Source: Tanzania, Kenya
Birthstone: December (Alternate: Turquoise, Zircon)
Tanzanite is a rare mineral and to this day, the only source of Tanzanite is in Tanzania.
This limited supply makes Tanzanite 1000 times rarer than Diamonds. Tanzanite is a newly discovered blueish-purple gemstone and the name "Tanzanite" was established by Tiffany & Co. in 1968.
Tanzanite can sometimes be mistaken for blue sapphire, when viewed from the top or front, tanzanite's hue will appear blue to violet-blue, and when viewed from the back it will appear violet to bluish-purple.
Tanzanite specimens that have a predominantly blue colour can be more expensive than purplish-blue varieties.
This is the first coloured gemstone that's sales and distribution has been controlled in the way that diamonds have been.
The natural colour of tanzanite, prior to the application of heat, is brown. Tanzanite that has not been exposed to heat in its natural state can be heat-treated to produce the deeper blue colour that is characteristic of the stone. The heat treated stone has a deep indigo-blue colour in natural sunlight, and appears violet in incandescent light.
Source: Afghanistan, Africa, Brazil, Madagascar, Mozambique, Namibia, Nigeria, Sri Lanka, Tanzania, USA (California, Maine), Zambia
Birthstone: October (Alternate: Opal)
The name "Tourmaline" (Tourmalin German, Turmalina Spanish) is derived from the Sinhalese (Sri Lankan) word "tura mali", meaning "stone of mixed colours." Tourmaline occurs in a wide range of colours which include blue, colourless, green, pink, yellow, red and black.
Certain varieties of tourmaline will display dichroism, reflecting and splitting visible light into different wavelengths in a prism effect.
Tourmaline colours are categorized as: "Anchorite" (colourless), "Cat's Eye" (chatoyant), "Chrome" (dark green), "Dravite" (brown), "Elbaite" (green), "Indicolite" (blue), "Paraiba" or "Neon" (vibrant blue, green), "Pink", "Rubellite" (deep red), "Schorl" (black), and "Watermelon Tourmaline" or "Bi-Colour" and "Tri-Colour Tourmaline" (usually green transition to red). Watermelon Tourmaline is known for its concentric bands of colour featuring a reddish, pink, purple, or magenta centre surrounded by a whitish zone enclosed in a olivine green "rind" area.
Some of the finest specimens of tourmaline are found in Brazil, Afghanistan then Pala, California, as well as Sri Lanka (Ceylon), Nigeria and Namibia.
Source: Brazil, Czech Republic, Italy, Japan, Mexico, Nigeria, Norway, Pakistan, Sri Lanka, USA
Birthstone: November (Alternate: Citrine)
The name "topaz" (Topaze French, Topas German, Topacio Spanish) is derived from the Greek word "Topazos" or "to seek," and is sometimes referred to as "precious" topaz.
During the Middle Ages the word "Topaz" was used to describe any yellow coloured gemstone, and pale-yellow topaz was periodically mistaken for transparent olivine or "Peridot" which was the Greek word for "gold stone." The term "Oriental topaz" is mistakenly associated with topaz, but is actually brownish-yellow sapphire from Sri Lanka or Thailand.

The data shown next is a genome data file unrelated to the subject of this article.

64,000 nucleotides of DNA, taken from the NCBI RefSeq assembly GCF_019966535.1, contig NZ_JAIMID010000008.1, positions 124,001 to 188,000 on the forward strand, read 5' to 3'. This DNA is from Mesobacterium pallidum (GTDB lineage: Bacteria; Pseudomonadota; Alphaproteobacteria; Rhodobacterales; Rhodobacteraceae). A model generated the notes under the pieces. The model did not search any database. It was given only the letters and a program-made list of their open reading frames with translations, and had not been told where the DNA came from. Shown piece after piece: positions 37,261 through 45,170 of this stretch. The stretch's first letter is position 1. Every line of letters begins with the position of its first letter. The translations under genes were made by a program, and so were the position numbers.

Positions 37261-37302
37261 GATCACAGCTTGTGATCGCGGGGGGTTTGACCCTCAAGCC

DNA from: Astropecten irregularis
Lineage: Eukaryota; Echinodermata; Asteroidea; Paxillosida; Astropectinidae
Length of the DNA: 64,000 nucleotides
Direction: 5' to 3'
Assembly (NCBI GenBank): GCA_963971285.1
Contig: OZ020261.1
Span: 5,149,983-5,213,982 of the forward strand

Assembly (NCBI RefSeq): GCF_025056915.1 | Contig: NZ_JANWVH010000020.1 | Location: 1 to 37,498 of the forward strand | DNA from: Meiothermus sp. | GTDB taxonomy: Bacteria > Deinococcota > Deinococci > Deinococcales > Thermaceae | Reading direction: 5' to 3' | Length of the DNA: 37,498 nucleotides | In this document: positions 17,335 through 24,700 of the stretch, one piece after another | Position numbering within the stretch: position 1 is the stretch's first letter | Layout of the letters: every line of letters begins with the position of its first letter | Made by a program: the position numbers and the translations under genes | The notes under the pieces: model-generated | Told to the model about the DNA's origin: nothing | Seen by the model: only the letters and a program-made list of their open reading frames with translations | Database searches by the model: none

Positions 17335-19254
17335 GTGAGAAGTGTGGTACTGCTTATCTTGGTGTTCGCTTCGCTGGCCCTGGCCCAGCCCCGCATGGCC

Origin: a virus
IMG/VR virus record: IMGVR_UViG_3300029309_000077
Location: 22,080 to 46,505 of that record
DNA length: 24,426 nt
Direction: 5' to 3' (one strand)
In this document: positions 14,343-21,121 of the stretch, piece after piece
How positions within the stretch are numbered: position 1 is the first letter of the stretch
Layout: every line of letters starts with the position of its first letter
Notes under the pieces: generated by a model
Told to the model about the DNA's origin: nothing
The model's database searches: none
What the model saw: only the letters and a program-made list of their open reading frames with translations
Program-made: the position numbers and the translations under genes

In nature, topaz occurs in a variety of colours ranging from pale yellow to a golden-honey or Sherry colour, pink, deep cognac red, or pale greyish-blue.
Pakistan is one of the few locations where natural pink topaz is found and pink topaz which was not mined in Pakistan may have been heat-treatment. In fact, many of today's popular topaz colours have been achieved by artificial.
Imperial Topaz with its distinct peach, pink, or mauve hues is perhaps the rarest topaz variety and the primary source is found in Brazil.
Blue topaz is very rare in nature, and typically it has had a combination of gamma-ray irradiation, followed by heat treatment to bring out its intense cobalt-blue colour.
The hue and intensity of blue topaz is categorized as: "London Blue" (blue-green), "Sky Blue" (light blue), "Swiss Blue" (medium to dark indigo blue), and "Maxi Blue" (deep and intense blue).
When yellow topaz is heat treated, it takes on a reddish-pink colour. These treatments are permanent and do not affect the stone's durability or hardness.
Source: Cambodia, Canada, France, India, Italy, Madagascar, Norway, Thailand, South Africa, Sri Lanka, United States, Ural Mountains
Alternate Birthstone: Tanzanite
Zircon should not be confused with Cubic Zirconia which is a man-made synthetic that is not chemically similar. The name "Zircon" (Zirkon German, Circon Spanish, Zircone Italian) is derived from the Arabic word "Zarqun", meaning vermilion, and from the Persian word "Zargun", meaning golden-coloured.
Zircon occurs in a wide variety of colours which include: brown, red, yellow, green, blue, black, or colourless. Colourless Zircon can be mistaken for diamond and is a popular diamond substitute.
The most popular gemstone colour for Zircon is blue. Yellow zircon is sometimes referred to as "Hyacinth," and Sri Lanka has a clear variety of zircon that is referred to as 'Matara diamond.'
Zircon found in Western Australia is the oldest mineral found on earth, dating back as far as 4.4 billion years.
Zircon is one of the heaviest gemstones, resulting in smaller sizes (measured in milimeters) for a given carat weight. Yellow zircon can be mistaken for yellow sapphire and can be found in the canary yellow, greenish yellow, and gold colour range.
Zircon can be heat treated to alter its colour. Varying temperatures can produce colourless, blue, or yellow gems from less desirable specimens.
The resulting colour change of heat-treated zircon is permanent. Most of the red, red-orange, and/or violet-red zircon on the market has not undergone any kind of heat treatment.